Shifty Trio only have eyes for Chicago
Herald-News editorial June 28, 2012 8:14PM
Updated: July 30, 2012 6:28AM
So now the “urgent” matter of pension reform in Illinois won’t happen for at least another month to allow for a study of all school funding in the state. Republican legislative leaders are insisting on the study before they consider backing the Democrats’ controversial plan to shift teacher pension costs from the state to local school districts.
We oppose that shift because it would mean higher property tax bills. Struggling school districts would have no realistic alternative but to raise taxes to cover pension costs. It’s a shell game to dump the pension crisis on local taxpayers when it’s lawmakers who over decades created this mess.
But with Gov. Pat Quinn, House Speaker Michael Madigan (D-Chicago) and Senate President John Cullerton (D-Chicago) pushing hard for the move, it’s likely to happen — after the Nov. 6 election. The Shifty Trio contend that the current system of financing teacher pensions is unfair to Chicago property taxpayers because they pay twice — to the state for suburban and downstate teachers and to the city for Chicago teachers.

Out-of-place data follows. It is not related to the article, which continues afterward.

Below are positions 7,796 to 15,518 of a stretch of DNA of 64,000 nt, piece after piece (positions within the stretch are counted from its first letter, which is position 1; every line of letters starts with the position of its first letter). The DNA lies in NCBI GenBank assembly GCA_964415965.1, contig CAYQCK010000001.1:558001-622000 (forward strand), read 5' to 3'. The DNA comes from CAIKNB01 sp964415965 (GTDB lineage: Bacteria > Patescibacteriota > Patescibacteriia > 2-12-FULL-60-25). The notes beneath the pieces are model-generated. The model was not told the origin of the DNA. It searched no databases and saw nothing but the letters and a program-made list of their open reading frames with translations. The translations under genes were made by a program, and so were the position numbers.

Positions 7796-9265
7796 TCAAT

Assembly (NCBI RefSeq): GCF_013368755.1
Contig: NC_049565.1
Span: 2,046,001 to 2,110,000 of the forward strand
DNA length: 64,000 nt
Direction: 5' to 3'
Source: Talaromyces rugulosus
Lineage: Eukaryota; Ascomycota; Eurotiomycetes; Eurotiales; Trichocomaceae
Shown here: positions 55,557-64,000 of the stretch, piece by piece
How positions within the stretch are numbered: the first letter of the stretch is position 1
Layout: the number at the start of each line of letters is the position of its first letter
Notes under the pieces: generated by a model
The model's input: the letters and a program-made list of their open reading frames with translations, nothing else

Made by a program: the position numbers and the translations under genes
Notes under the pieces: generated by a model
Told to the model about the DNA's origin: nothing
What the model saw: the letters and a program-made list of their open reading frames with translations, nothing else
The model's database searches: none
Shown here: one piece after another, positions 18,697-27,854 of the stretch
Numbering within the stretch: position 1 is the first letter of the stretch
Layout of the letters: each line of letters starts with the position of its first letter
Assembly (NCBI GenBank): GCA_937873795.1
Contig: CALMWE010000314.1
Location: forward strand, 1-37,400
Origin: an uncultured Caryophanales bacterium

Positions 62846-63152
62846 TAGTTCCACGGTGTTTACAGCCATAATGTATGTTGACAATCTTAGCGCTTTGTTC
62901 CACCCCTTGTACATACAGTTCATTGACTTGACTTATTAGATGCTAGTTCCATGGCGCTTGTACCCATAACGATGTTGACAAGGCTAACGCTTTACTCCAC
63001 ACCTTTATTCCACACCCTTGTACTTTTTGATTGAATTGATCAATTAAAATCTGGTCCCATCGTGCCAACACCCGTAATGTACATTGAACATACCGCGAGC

Quinn says property tax bills won’t go up with the cost shift, that suburban and downstate school districts have enough cash in reserve to absorb the new costs without jacking up their tax levy. We’re not buying it. What happens when those reserve funds run out?
Chicago homeowners have a much lighter property tax burden than suburbanites. Chicago’s 5.4 percent tax rate is half that of the average of suburban Cook County (10.5 percent) because of the city’s large business tax base.
And that disparity is much greater, for example, in south Cook County where many towns have lost a lot of business and industrial land and where tax rates are a lot higher.
Chicago taxpayers now pay $164 a year more than those in the suburbs for teacher pensions, according to the Chicago Public Schools. That’s not a lot when you consider how much less a Chicagoan pays in property tax for a similar home.
The Shifty Trio’s plan might be more fair to Chicagoans, but it would be crushing to many homeowners in south Cook and Will counties.